On selected days the tour operates in reverse, beginning with a private viewing of Stonehenge before it opens to the public in the morning, so we see the stones in the eerie morning light. This is followed by our visits to Lacock and Bath.

These tours sell out very quickly as the demand far outstrips supply of available places – be sure to reserve your place early.

For this and other Stonehenge Private Access Tours visit: www.StonehengeTours.com

Stonehenge Private Access Tours – Go beyond the fences!
In addition our regular ‘scheduled group tour’ departures we are often able to get permission from the English Heritage for additional ‘inner circle’ tours for small groups (1-16 persons). These can be sunset or sunrise times depending on availability. These bespoke tours can also include Salisbury, Avebury, Bath, or Warwick Castle etc and can depart from London, Salisbury or Bath. This can often be cheaper than joining a scheduled tour, offers more flexibility, more personal and a better alround experience. Email us your desired dates and group size for a prompt reply. Click here

Stonehenge Guided Tours
The Stonehenge Experts

MORE than 5,000 people turned out to greet the sun at Stonehenge on Friday morning.

Stonehenge Winter Solstice 2012

The weather held off for sunrise at the Winter Solstice celebrations and only one arrest was made for drunk and disorderly behaviour.

An English Heritage spokesman said: “This year the weather was particularly fine and the ancient stones were bathed in winter sunshine. The atmosphere throughout was good natured.

“English Heritage would like to thank everyone who helped organise this year’s celebrations.”

Source: http://www.salisburyjournal.co.uk

Visitors were rewarded with a spectacular sunrise

 


Stonehenge Guided Tours – 

YOUNG Britons have hailed Big Ben, Stonehenge and the Tower of London as their favourite landmarks, according to a survey.

Buckingham Palace, Windsor Castle and Hadrian’s Wall also featured high among the popular attractions chosen by six to 16-year-olds.

Stonehenge was ranked high in the survey

Stonehenge was ranked high in the survey

Theme parks Alton Towers, Legoland and Thorpe Park failed to make the top 10 list as the survey by hotel group Travelodge revealed that British youngsters were traditionalists at heart who preferred exploring Britain’s heritage.

Also included in the top 10 poll of 2,500 children was Blackpool Tower and Windsor Castle. The only modern-
day attraction to make the poll was the London Eye – in at fifth place.

Travelodge spokeswoman Shakila Ahmed said: “This summer of patriotic fervour has created an appetite for young Britons to discover what makes Great Britain so great.”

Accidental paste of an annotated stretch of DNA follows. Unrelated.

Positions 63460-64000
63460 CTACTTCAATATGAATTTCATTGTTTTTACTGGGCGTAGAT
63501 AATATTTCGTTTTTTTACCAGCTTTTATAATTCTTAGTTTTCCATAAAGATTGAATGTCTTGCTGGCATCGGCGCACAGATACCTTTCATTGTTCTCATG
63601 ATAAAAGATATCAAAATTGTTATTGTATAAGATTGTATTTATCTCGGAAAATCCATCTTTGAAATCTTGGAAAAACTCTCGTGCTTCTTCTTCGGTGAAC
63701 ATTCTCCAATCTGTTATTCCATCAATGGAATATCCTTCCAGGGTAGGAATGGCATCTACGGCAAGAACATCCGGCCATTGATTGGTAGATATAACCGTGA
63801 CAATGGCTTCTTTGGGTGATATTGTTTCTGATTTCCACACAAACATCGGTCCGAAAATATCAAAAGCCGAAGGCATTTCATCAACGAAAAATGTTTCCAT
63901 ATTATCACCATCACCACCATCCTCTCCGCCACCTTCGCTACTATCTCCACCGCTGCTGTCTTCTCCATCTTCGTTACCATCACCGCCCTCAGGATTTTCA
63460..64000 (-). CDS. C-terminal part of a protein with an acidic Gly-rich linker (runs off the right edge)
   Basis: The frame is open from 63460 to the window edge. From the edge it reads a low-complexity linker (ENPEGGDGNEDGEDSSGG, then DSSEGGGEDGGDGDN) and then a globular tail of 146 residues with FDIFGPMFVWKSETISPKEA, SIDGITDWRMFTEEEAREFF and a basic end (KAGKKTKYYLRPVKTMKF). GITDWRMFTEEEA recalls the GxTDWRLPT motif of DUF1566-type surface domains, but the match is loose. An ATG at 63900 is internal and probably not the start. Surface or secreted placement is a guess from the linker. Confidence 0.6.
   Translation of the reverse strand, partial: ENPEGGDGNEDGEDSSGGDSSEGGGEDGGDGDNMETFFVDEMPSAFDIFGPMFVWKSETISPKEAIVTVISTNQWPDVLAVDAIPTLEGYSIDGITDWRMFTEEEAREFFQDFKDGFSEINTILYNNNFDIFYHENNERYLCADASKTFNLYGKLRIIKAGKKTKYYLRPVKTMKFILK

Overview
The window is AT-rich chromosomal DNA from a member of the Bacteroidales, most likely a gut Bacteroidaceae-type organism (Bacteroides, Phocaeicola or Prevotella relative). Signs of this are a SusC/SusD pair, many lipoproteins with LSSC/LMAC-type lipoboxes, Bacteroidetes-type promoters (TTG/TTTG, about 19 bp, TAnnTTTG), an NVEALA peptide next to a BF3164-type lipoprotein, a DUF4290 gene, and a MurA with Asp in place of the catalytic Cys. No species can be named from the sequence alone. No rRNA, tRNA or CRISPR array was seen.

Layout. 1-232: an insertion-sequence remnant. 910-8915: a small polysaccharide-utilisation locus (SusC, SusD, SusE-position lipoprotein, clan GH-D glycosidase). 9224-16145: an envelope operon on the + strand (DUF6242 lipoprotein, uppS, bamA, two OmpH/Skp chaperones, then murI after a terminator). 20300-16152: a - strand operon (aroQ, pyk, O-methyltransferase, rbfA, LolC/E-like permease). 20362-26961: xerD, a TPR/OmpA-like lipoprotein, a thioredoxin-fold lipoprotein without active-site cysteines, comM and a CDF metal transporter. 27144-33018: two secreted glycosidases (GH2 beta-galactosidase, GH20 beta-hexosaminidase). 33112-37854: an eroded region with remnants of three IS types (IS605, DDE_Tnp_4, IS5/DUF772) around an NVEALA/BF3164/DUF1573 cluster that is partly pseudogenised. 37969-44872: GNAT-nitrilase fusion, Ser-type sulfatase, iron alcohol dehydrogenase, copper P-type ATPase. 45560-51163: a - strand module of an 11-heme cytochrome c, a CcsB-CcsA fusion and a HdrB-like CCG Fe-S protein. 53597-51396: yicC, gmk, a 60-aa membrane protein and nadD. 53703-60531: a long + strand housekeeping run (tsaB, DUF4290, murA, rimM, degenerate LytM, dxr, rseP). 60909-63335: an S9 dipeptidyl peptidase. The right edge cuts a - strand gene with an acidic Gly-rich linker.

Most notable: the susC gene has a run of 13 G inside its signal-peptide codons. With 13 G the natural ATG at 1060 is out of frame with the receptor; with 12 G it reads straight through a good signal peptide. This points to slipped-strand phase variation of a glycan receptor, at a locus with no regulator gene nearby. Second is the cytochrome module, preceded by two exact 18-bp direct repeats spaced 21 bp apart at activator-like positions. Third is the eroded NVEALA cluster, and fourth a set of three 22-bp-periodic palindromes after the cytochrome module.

Full article: http://www.express.co.uk/posts/view/354226/Stonehenge-top-as-favourite-landmark-for-youngsters

Stonehenge Guided Tours – www.StonehengeTours.com

The latest 3D laser technology has revealed new evidence of the importance of the midwinter sunset to the ancient creators of Stonehenge.

The detailed laser scan and digital imaging of Stonehenge commissioned by English Heritage showed significant differences in how various stones were shaped and worked.

The varying techniques and amounts of work confirms not only that the builders intended to align the monument on the axis of the sun at midsummer and midwinter, but also that the view from the north east was particularly important.

Researchers said it was clear the stones were meant to be approached from the north east up the ancient processional avenue towards the direction of the midwinter sunset.

Approaching and viewing the stone circle from this direction meant the winter solstice sunset had particular importance to prehistoric people, and efforts were made to create a dramatic spectacle for those coming from the north east, experts said.

The stones in the outer circle which could be seen on the approach from the north east have been completely “pick dressed”, removing the brown and grey crust of the rock on the surface to reveal the bright, grey-white underneath.

But the outer faces of those on the other side of the outer circle were not worked in the same way.

The stones facing the north east are also the largest and most uniform, and the lintels are very well-worked and finished compared to those elsewhere in Stonehenge.

Stones that flanked the north east/south west axis of the summer and winter solstices were most carefully worked to create straight and narrow rectangular gaps.

The researchers said that as other stones in the monument have more natural, less neat outlines, it seems that the creators were making a special effort to allow a dramatic passage of sunlight through the stone circle at midsummer and midwinter.

Link: http://uk.news.yahoo.com/midwinter-sun-linked-stonehenge-230914781.html
Join us at Stonehenge this Winter Solstice: http://www.stonehengetours.com/stonehenge-winter-solstice-tour.htm

Stonehenge Guided Tours
The Original and still the best!